Times are good, and investors want to take advantage of all of the opportunities that exist to expand and improve portfolios. The stock market continues to rise and corporate earnings reports coming out in late October and early November are expected to be overwhelmingly positive.
The continued rise of economic fortunes is occurring despite little change in federal regulations or new legislation. The health care insurance plan is still in flux, and President Donald Trump’s tax plan is in disagreement with some of the wishes of the GOP-led Congress, creating uncertainty about its immediate future.
But uncertainty may be part of what is fueling the bull market. Unlike the eventuality that was the Brexit decision, there is no knowing how the political fortunes of America are going to turn out. There is no knowing what tax reform will actually look like. There is no knowing who will eventually be affected financially by a change in our health care insurance system.
And so, investors with the financial wherewithal to do so are staying in the market, continuing to ride the wave that so far seems to be unwavering.
But, as Spectrem’s October Confidence Index shows, Millionaires are also hedging their bets.
The Spectrem Millionaire Investor Confidence Index (SMICI) reflects the investment sentiments of households with more than $1 million in investable assets. According to the SMICI, Millionaire investors are showing growing interest in investing in Stocks and Stock Mutual Funds, the true mark of speculative investing.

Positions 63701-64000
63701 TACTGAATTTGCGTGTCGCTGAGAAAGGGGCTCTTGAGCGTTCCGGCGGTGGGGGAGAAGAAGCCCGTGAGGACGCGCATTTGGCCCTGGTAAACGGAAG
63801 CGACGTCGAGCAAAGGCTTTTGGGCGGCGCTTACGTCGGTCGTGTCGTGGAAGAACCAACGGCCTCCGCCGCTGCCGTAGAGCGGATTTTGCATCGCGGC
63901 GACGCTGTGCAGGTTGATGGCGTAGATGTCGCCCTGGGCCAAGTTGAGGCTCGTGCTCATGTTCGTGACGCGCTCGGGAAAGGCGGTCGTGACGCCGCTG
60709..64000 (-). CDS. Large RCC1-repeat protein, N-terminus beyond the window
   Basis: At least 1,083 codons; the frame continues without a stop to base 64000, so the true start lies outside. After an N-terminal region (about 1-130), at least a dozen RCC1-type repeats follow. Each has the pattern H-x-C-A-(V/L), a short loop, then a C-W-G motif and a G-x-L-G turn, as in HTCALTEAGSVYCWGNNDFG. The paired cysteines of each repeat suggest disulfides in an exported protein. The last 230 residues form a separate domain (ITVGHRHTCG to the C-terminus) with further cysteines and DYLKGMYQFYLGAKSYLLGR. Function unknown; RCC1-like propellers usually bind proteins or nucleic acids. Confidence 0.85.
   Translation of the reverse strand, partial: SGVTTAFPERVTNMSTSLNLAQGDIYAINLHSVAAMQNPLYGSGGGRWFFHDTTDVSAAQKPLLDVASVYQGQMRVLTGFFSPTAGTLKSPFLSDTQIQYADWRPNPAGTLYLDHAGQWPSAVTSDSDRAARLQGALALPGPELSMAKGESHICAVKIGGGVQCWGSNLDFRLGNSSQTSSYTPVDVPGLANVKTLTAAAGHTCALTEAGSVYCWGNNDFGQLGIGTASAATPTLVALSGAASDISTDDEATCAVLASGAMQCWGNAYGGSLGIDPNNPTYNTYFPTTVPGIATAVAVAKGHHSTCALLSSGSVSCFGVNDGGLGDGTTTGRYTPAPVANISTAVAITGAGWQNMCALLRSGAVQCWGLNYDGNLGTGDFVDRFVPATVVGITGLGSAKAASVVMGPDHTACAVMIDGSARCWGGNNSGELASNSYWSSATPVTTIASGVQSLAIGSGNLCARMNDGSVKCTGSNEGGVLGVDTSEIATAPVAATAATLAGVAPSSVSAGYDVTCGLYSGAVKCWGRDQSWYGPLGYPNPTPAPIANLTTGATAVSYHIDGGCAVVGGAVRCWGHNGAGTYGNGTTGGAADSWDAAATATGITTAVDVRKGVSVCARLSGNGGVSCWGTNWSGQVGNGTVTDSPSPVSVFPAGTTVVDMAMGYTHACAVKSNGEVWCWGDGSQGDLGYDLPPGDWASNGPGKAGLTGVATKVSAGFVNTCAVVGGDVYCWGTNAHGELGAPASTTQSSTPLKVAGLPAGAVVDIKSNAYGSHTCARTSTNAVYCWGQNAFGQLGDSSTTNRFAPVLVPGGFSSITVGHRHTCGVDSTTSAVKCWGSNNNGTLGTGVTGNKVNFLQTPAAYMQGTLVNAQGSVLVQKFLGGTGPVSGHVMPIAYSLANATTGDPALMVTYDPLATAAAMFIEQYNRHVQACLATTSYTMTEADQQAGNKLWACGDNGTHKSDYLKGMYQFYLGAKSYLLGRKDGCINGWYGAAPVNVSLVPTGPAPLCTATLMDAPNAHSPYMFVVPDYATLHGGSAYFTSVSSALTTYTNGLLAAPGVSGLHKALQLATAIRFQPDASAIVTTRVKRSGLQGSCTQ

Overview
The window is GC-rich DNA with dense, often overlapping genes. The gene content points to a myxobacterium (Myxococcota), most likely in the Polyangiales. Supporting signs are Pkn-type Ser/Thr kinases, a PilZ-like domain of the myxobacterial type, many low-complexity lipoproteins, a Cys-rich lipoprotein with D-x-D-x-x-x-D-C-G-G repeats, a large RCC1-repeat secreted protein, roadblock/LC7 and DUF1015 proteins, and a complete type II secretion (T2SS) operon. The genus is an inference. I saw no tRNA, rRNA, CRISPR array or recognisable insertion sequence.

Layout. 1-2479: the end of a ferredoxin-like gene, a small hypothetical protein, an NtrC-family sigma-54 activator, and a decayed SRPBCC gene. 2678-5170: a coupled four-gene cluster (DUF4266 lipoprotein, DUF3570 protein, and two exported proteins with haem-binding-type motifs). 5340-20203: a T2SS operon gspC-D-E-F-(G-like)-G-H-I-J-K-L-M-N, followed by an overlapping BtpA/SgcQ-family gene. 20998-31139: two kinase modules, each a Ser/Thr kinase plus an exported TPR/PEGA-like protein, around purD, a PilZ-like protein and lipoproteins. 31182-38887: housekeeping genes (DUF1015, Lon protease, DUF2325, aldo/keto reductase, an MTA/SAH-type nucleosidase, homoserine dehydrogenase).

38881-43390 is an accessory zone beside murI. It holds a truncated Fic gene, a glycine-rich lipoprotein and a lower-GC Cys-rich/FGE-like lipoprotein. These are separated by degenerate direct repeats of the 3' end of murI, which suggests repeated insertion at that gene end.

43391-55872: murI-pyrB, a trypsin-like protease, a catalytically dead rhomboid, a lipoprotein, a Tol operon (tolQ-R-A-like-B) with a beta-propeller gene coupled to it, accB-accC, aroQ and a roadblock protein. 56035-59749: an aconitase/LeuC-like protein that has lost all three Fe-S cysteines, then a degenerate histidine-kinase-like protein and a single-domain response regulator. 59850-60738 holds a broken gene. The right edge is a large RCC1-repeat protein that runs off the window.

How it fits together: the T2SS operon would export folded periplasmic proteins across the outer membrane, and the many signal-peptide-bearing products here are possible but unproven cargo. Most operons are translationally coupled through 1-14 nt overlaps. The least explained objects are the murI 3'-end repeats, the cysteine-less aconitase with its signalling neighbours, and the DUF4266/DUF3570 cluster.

But at the same time, the Millionaires are increasing their investing in Cash and Bond Mutual Funds, which is the safety bet among the SMICI markers. In fact, the intention to invest in Cash reached one of the highest levels in the history of the SMICI.
Rarely in the history of the SMICI have investors expressed an interest in extending their investments in equities at the same time as increasing their investment in the holding accounts like Cash and Bond Mutual Funds.
Millionaires are covering themselves in case today’s economic fortunes do not continue at their current rate.
The Spectrem Affluent Investor Confidence Index (SAICI), which rates the investment sentiments of households with $500,000 in investable assets, saw a significant decrease overall, much lower interest in investing in Stocks and Stock Mutual Funds, and an increase in interest in Cash investing. The non-Millionaires don’t have the same level of investable assets and are less willing to bank on the continued success of the markets.
Whose thinking is correct? Advisors know there is not correct answer to investment strategy, and the factors that create optimism in one investor can signal a pessimistic view from another investor.